Independence Day – the 4th of July – is celebrated with fireworks. Kids often think the whole day is about the fireworks, after the BBQ, cousins mingling, flags flying, things on sale, time on water, summer at mid-stride. Now and then, it is worth discussing those fireworks – what they mean.
Fireworks have been around since BC, were known in Europe before America, but our Founders – and American pioneers a century before Independence – thought of fireworks as special, lighting the sky.
Early Americans used them for religious events, but when they risked everything for freedom, threw away the notion that they would bow to ANY ideology, ruler, or group, they got more special.
On a hot summer in 1776, Americans – our predecessors, those to whom we owe everything, who still represent defying tyranny and fear, living with courage and commitment, signed the Declaration of Independence.
You cannot imagine what this meant, what signing that document meant, what saying they would defy the King of England – ruler of most of the world – meant. It meant more than what all the heroes in all your favorite movies do, from those Star Wars rebels to the Top Gun pilots, from Superman and Rocky to Katniss, Wonder Woman, and Captain America.
It meant more than loss of your job, house, savings, and peace of mind. It meant that they – all who supported them – were pledging their very “lives and sacred honors” to that one mission, risking parents and children, siblings, and friends, for the idea that they would fight to the death for freedom.
Think on this for a moment. Today, with cause but in perspective, we grouse about life, not enough money, too much inflation, COVID, cranky neighbors, misguided media, lots of stress and inconvenience.
Now, imagine that the stress and inconvenience for which you are signing up – you are choosing these things – involves opening yourself to being killed, hunted, your house taken, years on the run, loss of all stability, security, potential loss of the lives you most love, and lifetime alienation.
Come with me on a walk. Benjamin Franklin, elder of freedom’s cause, lost the relationship he treasured most, the one he had and held dear with his only son, who went Tory. The homes and lives of family tied to all the Founders, even those of whom we seldom hear, were all at risk, many of these men and their families killed in battles that lasted – because the war lasted – seven years.
So, when those fireworks go off, remember – they go off for you, because those men and women, and all those who have died defending what had been handed them, as if by chalice and who lie at Arlington, count on you. You are special, and they count on you to celebrate, but then stand and be counted.
So, about those fireworks … celebrating what the 2nd Continental Congress did with the Declaration, maybe the words of John Adams should be recalled. Thinking about the Declaration of Independence, made real in that epic year 1776, he hoped “with pomp, parade…bonfires and illuminations from one end of this continent to the other,” Americans would celebrate their own courage.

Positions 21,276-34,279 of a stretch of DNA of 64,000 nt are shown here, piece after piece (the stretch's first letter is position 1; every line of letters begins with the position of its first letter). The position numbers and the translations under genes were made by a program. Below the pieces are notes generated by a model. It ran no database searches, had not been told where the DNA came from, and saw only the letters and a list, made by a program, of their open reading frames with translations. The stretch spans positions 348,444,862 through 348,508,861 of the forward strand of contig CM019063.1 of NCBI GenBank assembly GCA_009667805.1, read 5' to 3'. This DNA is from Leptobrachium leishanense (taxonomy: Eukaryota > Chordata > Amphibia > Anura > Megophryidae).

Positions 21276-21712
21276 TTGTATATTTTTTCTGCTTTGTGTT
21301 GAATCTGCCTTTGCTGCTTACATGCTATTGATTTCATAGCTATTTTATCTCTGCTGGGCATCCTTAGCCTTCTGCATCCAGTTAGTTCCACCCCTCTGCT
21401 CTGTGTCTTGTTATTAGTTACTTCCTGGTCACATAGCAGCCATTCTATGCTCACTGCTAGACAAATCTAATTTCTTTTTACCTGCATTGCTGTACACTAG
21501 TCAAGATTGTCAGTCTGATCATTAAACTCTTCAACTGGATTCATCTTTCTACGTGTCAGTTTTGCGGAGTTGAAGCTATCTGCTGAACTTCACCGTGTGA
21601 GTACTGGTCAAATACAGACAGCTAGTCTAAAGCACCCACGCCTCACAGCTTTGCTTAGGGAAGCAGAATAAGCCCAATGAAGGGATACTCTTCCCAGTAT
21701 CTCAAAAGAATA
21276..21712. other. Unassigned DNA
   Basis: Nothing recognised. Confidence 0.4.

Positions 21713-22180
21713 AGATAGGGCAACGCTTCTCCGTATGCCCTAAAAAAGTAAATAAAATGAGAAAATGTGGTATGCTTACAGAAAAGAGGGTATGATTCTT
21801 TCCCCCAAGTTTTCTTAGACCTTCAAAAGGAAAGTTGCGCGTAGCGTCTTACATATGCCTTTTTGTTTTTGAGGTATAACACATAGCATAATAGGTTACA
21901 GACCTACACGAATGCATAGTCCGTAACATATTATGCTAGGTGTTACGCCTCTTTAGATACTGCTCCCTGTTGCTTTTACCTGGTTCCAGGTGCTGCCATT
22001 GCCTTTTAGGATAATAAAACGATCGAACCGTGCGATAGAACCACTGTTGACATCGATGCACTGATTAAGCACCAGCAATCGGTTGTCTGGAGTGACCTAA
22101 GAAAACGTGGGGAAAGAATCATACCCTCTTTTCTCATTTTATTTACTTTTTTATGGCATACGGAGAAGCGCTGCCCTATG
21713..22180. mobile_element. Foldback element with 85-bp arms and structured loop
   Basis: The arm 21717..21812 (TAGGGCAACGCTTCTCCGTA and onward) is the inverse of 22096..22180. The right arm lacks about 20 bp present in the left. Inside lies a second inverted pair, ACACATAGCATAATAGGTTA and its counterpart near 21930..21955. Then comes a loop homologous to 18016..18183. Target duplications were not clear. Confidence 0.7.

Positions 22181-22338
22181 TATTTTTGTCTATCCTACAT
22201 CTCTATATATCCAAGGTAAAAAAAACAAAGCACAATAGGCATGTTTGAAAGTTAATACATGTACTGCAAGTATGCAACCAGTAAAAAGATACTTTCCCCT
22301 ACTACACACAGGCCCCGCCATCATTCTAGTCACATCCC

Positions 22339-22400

The idea was swiftly accepted, fireworks used at every Independence Day since 1777, the first Independence Day celebration in Philadelphia. And on that occasion, ships’ cannon fired a 13-gun salute, for the resolve and courage of the 13 colonies.
Even in 1777, the Pennsylvania Evening Post described the role of fireworks in elevating all hearts. “At night there was a grand exhibition of fireworks (which began and concluded with thirteen rockets) on the Commons, and the city was beautifully illuminated.” And the Sons of Liberty set off fireworks in Boston.
In the War of 1812, the so-called “second war of independence,” fireworks took on new significance, sky alight not just with resolve to hold onto our independence, confront the British again, but affirming we will never back down. Americans stand for something, and what we stand for is not negotiable.
In 1814, Francis Scott Key reflected on that war, the fiery sky. He wrote a poem that, in 1931, was set to music, now known as the “Star Spangled Banner.”
His interest was not in promoting war, but in celebrating courage. The line that sticks is one we all know: “And the rocket’s red glare, the bombs bursting in air, gave proof through the night that our flag was still there.”
So, here is the thing: When fireworks boom on Independence Day, when frivolity and gratitude mix, when family and friends raise a glass, linger, and laugh, join in the fun, know that we are people of memory and celebration, who do not forget our roots – and then, for a moment, remember the risk and loss, the power and prayer, the strength and never-say-die commitment that got us here, and started there. Happy 4th of July!
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